In the time leading up to menopause, a person may have symptoms such as hot flashes, difficulty sleeping, and pain during sex. They can try natural methods, such as exercising and making changes to their diet, to help manage these symptoms.

According to the National on Aging (NIA), menopause occurs 12 months after a person has their last period.

Perimenopause is the time leading up to menopause. It is during this time that people first start to experience symptoms. These symptoms occur as a result of fluctuating levels of progesterone and estrogen.

Although hormone replacement therapy (HRT) can help treat these symptoms, a person can also try natural remedies.

This article will look at some different natural remedies a person can try to help manage the symptoms of perimenopause.

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The NIA notes that the symptoms of perimenopause include:

  • period changes
  • hot flashes
  • vaginal dryness
  • urinary incontinence
  • bladder infections
  • difficulty sleeping
  • night sweats
  • less interest in sex
  • depression
  • weight gain
  • headaches
  • heart palpitations

Additionally, the bones can become less dense than normal, which means that a person has a higher chance of experiencing fractures.

A person may be able to manage and alleviate some of these symptoms using natural methods, including dietary changes, certain exercises, and mindfulness techniques.

A person should always talk with a healthcare professional before trying any new supplements.

The Food and Drug Administration (FDA) does not review dietary supplement products to determine their effectiveness or safety.

In addition, the National Institutes of Health (NIH) note that taking too much of some supplements can cause harmful side effects or lead to certain health conditions.

The FDA warns that people should avoid any supplements that make bold claims, such as:

  • “works better than [a prescription drug]”
  • “totally safe”
  • “no side effects”

Black cohosh

Some people use black cohosh to treat some symptoms of perimenopause, including:

  • hot flashes
  • night sweats
  • vaginal dryness
  • sleep disturbances
  • irritability

However, side effects of black cohosh can include:

Red clover

According to the National Center for Complementary and Integrative Health, red clover contains isoflavones and phytoestrogens. These are compounds similar to the hormone estrogen.

However, there does not appear to be any consistent evidence to suggest that it is an effective natural remedy for the symptoms of perimenopause.

Other herbal supplements

Some other herbal supplements that people may consider using to manage the symptoms of perimenopause include:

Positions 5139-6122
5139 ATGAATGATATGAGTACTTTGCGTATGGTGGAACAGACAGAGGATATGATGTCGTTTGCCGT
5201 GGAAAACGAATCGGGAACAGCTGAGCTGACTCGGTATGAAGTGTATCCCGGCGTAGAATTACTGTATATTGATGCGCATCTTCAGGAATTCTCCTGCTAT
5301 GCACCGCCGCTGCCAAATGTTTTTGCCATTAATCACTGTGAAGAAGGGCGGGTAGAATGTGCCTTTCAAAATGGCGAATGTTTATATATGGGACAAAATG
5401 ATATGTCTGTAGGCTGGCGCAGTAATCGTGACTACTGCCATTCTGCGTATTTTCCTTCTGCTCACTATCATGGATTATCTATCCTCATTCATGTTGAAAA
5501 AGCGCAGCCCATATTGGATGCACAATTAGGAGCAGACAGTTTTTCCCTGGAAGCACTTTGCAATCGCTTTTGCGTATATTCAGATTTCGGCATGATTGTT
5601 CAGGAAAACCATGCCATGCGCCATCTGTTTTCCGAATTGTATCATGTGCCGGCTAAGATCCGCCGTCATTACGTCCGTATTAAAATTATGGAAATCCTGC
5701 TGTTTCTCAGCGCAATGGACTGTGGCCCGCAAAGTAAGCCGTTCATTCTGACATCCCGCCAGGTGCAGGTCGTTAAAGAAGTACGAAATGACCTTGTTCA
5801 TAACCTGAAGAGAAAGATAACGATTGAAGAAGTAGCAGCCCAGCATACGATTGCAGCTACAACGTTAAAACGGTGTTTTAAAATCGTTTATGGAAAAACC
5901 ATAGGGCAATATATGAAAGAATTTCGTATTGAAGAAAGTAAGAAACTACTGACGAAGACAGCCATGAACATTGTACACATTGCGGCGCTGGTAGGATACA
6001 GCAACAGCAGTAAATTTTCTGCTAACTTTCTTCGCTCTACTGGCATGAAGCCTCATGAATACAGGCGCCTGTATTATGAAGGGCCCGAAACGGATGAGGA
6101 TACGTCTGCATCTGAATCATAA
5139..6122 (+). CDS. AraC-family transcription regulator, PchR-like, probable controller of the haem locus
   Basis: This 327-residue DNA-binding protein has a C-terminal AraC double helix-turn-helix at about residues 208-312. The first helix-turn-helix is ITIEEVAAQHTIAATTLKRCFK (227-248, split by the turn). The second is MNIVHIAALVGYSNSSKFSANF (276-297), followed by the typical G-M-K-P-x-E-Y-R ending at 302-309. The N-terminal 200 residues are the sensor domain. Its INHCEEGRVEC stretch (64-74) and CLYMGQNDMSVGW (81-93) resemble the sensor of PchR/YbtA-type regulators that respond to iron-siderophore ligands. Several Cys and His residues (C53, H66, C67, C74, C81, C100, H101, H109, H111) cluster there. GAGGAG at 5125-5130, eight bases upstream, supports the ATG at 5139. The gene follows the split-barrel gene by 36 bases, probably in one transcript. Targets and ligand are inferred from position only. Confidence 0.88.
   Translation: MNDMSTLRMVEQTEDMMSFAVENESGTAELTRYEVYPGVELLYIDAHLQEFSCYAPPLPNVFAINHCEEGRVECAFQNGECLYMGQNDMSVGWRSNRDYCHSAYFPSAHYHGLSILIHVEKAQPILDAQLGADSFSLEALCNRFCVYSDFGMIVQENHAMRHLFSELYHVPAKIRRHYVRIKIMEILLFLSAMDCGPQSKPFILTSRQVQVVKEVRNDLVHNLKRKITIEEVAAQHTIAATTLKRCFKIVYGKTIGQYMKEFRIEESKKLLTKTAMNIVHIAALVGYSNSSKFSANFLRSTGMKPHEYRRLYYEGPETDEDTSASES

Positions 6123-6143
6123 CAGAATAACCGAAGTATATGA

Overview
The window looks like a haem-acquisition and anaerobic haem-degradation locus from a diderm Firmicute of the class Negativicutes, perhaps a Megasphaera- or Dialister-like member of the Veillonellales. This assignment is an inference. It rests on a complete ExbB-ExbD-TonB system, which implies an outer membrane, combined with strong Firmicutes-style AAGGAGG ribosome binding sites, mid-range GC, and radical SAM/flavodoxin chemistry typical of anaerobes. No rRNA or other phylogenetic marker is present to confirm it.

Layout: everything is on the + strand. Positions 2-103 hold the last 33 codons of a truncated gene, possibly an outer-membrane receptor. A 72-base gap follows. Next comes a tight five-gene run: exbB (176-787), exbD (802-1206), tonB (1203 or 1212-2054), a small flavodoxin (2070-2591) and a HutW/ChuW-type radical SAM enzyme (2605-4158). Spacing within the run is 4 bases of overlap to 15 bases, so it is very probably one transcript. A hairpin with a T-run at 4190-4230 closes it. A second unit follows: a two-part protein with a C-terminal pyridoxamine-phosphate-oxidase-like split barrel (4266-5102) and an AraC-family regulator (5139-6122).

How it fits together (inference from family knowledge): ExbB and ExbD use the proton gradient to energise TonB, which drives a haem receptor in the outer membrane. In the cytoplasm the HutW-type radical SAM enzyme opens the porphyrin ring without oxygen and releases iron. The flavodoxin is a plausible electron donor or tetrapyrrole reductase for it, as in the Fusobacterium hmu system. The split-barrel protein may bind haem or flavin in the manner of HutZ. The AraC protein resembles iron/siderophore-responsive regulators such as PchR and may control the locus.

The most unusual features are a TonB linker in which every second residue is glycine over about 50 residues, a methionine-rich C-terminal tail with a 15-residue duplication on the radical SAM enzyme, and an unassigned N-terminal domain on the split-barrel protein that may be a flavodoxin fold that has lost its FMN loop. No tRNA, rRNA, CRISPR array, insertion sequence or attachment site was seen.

• ginseng
  • kava
  • evening primrose oil
  • wild yam
  • maca
  • pollen extract

However, it is important to note that there has not been enough research to confirm the safety of these herbs. Additionally, they may not be effective.

One 2019 article noted that some may cause unwanted side effects or interfere with certain medications.

During perimenopause, a person may experience stress and depression. To relieve these conditions, they can try the following:

  • Hypnosis: A 2017 study found that hypnosis was as effective as venlafaxine in reducing hot flashes. Venlafaxine is a common prescription drug treatment for hot flashes.
  • Cognitive behavioral therapy (CBT): According to a 2019 article, some studies have found that CBT may help reduce mild depression and the frequency of hot flashes.
  • Biofeedback and relaxation training: The same 2019 article noted that relaxation techniques, such as progressive muscle relaxation, may help reduce how often a person experiences hot flashes. They may also help reduce psychological symptoms of perimenopause. However, more research is necessary.

Learn more about relaxation techniques to try here.

Mindfulness-based stress reduction (MBSR) uses a variety of exercises, including yoga and meditation.

One 2019 article found that MSBR is safe and can:

  • reduce stress
  • reduce anxiety
  • improve sleep quality

The NIA states that mindfulness meditation, yoga, and other activities, such as tai chi, may help improve hot flashes.

However, it is important to note that more research is necessary to determine their effects on vasomotor symptoms, including night sweats and hot flashes.

Aromatherapy is another method that can help manage the psychological symptoms of perimenopause.

An older 2012 study involving 90 people found that aromatherapy combined with massage was beneficial in reducing psychological symptoms.

As well as being able to help a person reach and maintain a moderate weight, exercise may be able to help alleviate vasomotor menopausal symptoms, such as hot flashes and night sweats. Research into this is ongoing.

The researchers behind one 2019 study found that people with moderate-to-high levels of physical activity had less severe symptoms than those who were inactive.

Additionally, a 2014 study found that although 12 weeks of moderate exercise did not alleviate vasomotor symptoms, it may have resulted in an improvement in:

One 2019 article suggested that people get 150 minutes of moderate intensity physical activity each week. This can include: